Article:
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I see only one benefit to this

It would kill wage arbitrage that favors the Chinese. How? Well there are no rules as to how one pegs a currency to this neo-bancor (for the uninitiated, the "bancor" was Keynes idea for a global reserve currency). Everyone has different reasons to support it. The Chinese because they are now the planet's largest hedge fund and are doing what such vehicles do. The Russians, because for some damn reason in their brains the Cold War isn't over for them, and are once more looking to stick it to us/drop us a few pegs. The others (mainly developing nations) either fall into three categories

A) Want to bring "the great Satan/Big Capitalist" down.
B) Are afraid that Dollar-denominated assets like oil will rise as our currency falls.
C) Promote a multi-polar currency/new currency/their own currency as a replacement of the status quo.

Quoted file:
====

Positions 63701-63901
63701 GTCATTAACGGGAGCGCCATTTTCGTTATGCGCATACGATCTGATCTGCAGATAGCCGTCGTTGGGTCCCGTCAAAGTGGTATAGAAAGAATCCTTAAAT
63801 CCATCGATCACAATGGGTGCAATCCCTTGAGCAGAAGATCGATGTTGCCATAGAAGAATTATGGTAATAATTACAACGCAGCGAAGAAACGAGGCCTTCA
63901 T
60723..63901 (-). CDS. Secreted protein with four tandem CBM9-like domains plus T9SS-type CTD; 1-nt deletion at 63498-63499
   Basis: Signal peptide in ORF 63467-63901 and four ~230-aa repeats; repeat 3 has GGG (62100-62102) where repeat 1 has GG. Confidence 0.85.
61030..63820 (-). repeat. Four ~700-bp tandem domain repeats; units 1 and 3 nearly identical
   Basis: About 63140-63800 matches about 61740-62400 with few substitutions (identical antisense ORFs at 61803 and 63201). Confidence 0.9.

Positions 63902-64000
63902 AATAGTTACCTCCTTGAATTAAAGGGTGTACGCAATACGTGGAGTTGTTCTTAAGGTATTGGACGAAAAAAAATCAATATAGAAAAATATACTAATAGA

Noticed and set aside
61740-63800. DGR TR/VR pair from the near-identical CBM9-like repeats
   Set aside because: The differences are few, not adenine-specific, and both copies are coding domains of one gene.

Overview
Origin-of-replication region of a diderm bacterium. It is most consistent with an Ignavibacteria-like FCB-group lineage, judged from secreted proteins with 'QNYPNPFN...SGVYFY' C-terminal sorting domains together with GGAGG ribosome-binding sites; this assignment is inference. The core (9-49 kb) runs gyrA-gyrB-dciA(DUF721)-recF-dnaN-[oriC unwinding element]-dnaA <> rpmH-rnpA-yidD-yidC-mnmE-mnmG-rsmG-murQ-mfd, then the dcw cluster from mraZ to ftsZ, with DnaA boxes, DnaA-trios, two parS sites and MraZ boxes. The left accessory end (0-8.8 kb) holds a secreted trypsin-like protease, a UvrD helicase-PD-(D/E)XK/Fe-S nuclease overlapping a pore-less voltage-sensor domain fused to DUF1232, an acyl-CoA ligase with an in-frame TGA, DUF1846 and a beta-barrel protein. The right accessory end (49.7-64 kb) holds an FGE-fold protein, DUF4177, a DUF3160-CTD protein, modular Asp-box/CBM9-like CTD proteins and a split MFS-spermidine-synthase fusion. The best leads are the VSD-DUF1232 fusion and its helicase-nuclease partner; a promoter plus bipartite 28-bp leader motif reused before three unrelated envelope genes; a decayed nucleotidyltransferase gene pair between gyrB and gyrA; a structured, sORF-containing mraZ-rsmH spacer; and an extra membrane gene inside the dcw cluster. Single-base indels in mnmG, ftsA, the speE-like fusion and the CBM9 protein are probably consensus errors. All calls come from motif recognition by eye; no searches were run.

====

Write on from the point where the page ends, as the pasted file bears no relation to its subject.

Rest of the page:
But still, this could work in our favor. To be honest, I'm still iffy on this concept of a global reserve. My main hesitation is that many benchmarks like oil is priced in US Dollars. What if they were pegged into bancors/SDRs? There is no real tangible value in these new notes. Indeed, we would be replacing one mismanaged fiat currency with another. At what value do we peg our US Dollar to the New Bancor? Who has the right to make such calculations? Would it be set, or would they operating in a valuation band? Or would they be free floating against this one reserve?